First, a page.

Wednesday, 22 February 2012

RIP Marie Colvin

In the last few hours, Sunday Times journalist Marie Colvin has been killed* in Syria, in Homs, in shelling by the forces of Bashar Al-Assad. Colvin was one of those old-fashioned beasts, a proper war-reporter. She'd done every war since Bosnia, and lost an eye in a grenade attack in Sri Lanka. She was also, clearly, female. So what? you might say. Aren't dozens of other people, many female, dead, as well? Yes, that's why Colvin was there.

But I still think it matters. It matters if you care about knowing what's going on in the world, and it matters if you're a woman.

First, many news organisations these days are so twitchy about accusations of bias and protection of their journalists that they like to station reporters in neighbouring countries where nothing is actually happening, or endlessly obsess about negotiations at the UN while the real action happens elsewhere. This strategy does not always pay off. Last year in Libya, dozens of journalists got stuck in the Rixos Hotel in Tripoli, effectively hostages of the Gaddafi regime, parroting press releases that became more and more surreal. When rioting broke out in London, the BBC were so concerned about the safety of their journalists that they didn't even have any pictures until about an hour after the riot was underway, and were totally trumped by other stations who had (perfectly safely) obtained footage.

As Colvin herself pointed out, none of this is a substitute for actually going to where the action is really happening.

Consequently, this gap, matched with improvements in internet technology, means that the space is often filled by bloggers and citizen journalists with a mobile phone. This is no bad thing in terms of getting the truth out, but it does mean that the unfortunate person has no backup in terms of medical, legal or consular support. They have to take their chances with the local population, of which they are usually a part.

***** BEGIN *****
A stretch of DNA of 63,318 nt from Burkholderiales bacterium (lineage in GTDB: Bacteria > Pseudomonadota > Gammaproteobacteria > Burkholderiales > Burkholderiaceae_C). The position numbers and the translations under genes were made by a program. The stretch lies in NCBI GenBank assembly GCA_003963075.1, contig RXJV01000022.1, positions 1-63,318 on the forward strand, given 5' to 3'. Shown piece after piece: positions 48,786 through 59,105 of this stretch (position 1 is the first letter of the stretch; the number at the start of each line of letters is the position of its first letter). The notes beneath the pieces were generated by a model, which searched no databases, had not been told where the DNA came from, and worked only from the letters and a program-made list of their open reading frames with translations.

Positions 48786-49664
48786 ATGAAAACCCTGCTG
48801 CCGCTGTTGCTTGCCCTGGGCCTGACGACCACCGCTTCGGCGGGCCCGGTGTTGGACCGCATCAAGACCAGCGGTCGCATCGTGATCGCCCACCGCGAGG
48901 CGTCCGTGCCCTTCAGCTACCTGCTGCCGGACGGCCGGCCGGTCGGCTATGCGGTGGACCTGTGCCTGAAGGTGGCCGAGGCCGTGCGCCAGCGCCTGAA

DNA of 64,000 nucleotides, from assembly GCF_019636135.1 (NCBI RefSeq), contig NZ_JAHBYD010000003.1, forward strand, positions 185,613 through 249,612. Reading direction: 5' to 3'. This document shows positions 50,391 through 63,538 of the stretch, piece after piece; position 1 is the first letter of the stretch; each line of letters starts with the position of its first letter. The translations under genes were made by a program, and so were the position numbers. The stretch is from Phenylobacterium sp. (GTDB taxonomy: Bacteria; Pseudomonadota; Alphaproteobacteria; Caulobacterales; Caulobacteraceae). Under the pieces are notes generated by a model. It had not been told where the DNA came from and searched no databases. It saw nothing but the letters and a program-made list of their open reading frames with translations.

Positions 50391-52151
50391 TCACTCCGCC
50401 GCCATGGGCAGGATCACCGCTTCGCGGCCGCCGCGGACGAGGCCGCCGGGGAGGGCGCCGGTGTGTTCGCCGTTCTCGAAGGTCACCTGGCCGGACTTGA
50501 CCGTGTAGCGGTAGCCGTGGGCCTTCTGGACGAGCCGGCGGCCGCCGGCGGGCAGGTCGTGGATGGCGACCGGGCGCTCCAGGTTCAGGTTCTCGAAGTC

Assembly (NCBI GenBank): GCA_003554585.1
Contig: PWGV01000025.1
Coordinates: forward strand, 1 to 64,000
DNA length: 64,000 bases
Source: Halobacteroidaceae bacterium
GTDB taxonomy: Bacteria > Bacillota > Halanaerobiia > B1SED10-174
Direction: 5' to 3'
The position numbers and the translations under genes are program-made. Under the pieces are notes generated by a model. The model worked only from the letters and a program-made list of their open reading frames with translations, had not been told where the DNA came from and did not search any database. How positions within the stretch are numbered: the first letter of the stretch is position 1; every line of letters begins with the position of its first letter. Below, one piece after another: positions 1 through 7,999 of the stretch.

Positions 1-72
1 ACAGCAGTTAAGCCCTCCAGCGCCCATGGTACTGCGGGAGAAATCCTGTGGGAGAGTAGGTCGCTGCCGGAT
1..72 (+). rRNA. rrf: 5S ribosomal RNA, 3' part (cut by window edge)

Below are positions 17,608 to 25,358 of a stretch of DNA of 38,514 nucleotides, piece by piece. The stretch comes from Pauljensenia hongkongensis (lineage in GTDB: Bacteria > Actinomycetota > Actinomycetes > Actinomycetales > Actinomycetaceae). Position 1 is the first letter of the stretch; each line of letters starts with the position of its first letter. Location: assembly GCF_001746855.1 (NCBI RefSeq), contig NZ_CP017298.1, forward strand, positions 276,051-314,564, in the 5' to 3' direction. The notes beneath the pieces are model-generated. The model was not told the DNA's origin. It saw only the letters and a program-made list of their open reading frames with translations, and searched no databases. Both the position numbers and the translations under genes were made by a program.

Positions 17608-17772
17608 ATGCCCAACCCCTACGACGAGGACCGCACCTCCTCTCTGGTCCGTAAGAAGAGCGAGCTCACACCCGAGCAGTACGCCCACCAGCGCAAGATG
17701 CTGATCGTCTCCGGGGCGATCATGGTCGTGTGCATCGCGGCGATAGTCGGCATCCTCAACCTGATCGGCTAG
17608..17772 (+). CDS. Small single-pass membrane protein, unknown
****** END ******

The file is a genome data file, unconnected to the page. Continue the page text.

Many of these amateur news gatherers, reporters and commentators are female. The point about this is that when you are a girl, you grow up with lots and lots of injunctions about looking after your own safety. Don't do this, don't do that, or something terrible will happen to you. And this is in a peaceful, Western Society, which is, by global standards, really pretty safe. Sometimes the worst offenders behind these well-meaning injunctions are other women. The amount of ear-bashing any young woman receives about 'safety' could lead them to believe that being 'safe' is the single most important thing in life, ever.

However, a little intellectual investigation shows that safety is a pretty negative concept. You could get so anxious about safety that you never left the house, and had a heart attack on the sofa instead. In the end, safety is a false concept. There are only greater and lesser risks, and things which might or might not be worth those risks. But there are also things of greater and lesser value, and for some people, letting the world know what's happening, trying to get out news of a great wrong, is worth that great risk. It's the moment when you fight your urge to run away, to hide in the cellar, and you go back towards the noise, instead, to find out what's happening.

If you are a woman, this flies in the face of everything that you're taught. It is a deliberate repudiation of the idea that safety is the most important thing to you as female. It shows that you think truth, accuracy, curiosity, a desire for knowledge - or even your career, or the adrenaline rush - are more important than that all-nebulous, disabling thing, safety. I really believe that the moment when you choose something else over safety is the moment when you stop being a honorary child (women and children, etc) and stake your place as a fully-fledged member of the human race.

And that's why Marie Colvin was important. Female war reporters. Standing up for your right, as a woman, to do something completely frikkin' stupid, and dangerous as well. Which is a right worth dying for, in my opinion.



And by the way, if you are planning to follow her example, read this.

*I think 'murdered' is actually the correct term, since they were not in a military installation but a press centre next to a hospital.
** I don't have a picture because I can't find a copyright free one and I don't want to get sued by News International.

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